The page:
Can base stations affect implantable devices, such as cardiac pacemakers?

 

The prevailing U.S. standard for the RF immunity of medical devices is the 2007 revision of the Association for the Advancement of Medical Instrumentation (AAMI) Standard 60601-1-2, which mirrors the International Electrotechnical Commission (IEC) Standard 601-1-2.  Formally recognizing this standard, the Food and Drug Administration (FDA) says that it “will allow manufacturers to ensure that cardiac pacemakers and defibrillators are safe from cell phone EMI [electromagnetic interference].”

Medtronics, one of the principal manufacturers of pacemakers, provided this RF immunity information in 2009 for its devices, and other manufacturers should have incorporated similar resilience into their own products:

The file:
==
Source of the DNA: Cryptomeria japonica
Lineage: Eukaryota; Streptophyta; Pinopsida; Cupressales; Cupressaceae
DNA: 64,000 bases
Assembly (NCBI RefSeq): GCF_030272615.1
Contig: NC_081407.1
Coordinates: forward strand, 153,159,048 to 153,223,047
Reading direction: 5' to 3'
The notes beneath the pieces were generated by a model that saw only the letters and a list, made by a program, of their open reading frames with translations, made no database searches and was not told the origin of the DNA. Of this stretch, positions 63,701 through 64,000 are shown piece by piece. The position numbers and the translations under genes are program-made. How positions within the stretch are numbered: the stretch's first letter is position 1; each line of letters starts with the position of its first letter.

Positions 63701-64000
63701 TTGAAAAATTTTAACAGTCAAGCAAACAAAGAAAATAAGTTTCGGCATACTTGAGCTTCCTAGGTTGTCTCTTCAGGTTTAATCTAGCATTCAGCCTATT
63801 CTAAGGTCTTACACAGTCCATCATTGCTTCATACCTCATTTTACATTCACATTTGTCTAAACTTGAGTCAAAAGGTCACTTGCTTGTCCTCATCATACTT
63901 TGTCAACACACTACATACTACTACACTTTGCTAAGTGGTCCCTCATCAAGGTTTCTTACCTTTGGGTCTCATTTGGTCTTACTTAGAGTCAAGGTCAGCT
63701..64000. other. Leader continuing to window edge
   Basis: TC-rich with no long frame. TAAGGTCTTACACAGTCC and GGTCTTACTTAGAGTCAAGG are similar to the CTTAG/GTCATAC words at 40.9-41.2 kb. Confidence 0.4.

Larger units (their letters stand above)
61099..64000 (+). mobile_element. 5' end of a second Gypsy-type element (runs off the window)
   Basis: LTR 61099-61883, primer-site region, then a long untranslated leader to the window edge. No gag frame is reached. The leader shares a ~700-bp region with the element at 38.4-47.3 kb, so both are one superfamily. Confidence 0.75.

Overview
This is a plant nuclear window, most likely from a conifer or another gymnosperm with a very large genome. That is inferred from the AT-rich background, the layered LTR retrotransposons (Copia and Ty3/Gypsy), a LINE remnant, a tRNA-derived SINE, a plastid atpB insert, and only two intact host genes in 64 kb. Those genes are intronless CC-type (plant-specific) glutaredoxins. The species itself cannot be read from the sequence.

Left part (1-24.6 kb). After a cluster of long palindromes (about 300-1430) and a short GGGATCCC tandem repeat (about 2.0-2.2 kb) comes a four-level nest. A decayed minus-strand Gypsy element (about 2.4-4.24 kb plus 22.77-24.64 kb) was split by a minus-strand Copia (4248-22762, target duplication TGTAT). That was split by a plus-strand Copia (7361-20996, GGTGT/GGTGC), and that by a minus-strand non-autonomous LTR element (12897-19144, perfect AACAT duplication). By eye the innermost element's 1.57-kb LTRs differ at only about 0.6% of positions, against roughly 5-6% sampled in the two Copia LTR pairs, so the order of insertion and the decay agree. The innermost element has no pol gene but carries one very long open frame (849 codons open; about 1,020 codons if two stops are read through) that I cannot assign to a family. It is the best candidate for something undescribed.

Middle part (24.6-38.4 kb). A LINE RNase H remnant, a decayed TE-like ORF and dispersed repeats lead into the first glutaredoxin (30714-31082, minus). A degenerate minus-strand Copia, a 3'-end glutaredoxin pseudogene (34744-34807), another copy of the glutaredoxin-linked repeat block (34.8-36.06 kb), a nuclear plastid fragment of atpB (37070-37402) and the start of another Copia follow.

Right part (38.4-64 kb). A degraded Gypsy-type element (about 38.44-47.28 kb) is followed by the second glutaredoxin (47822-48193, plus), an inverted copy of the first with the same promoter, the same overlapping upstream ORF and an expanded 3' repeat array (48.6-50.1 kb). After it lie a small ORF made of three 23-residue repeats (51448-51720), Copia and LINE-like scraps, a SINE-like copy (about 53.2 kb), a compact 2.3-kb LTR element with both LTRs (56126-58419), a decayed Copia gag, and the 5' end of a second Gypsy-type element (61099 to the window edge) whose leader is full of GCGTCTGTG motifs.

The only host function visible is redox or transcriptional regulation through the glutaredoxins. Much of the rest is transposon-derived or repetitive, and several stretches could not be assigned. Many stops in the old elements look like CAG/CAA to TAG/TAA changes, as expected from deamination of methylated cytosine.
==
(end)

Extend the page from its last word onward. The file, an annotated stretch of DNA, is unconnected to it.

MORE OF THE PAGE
“Medtronic pacemakers/defibrillators are designed to operate normally in electric fields measuring 100 volts per meter” (V/m) and “to operate normally within RF levels that meet the government Maximum Permissible Exposure (MPE) limits” for electric fields at “150 kHz and up,” including “[s]ources such as: radio transmitter antennas, television transmitter antennas, cellular telephone antennas, RF welding equipment, dielectric heaters, radar.”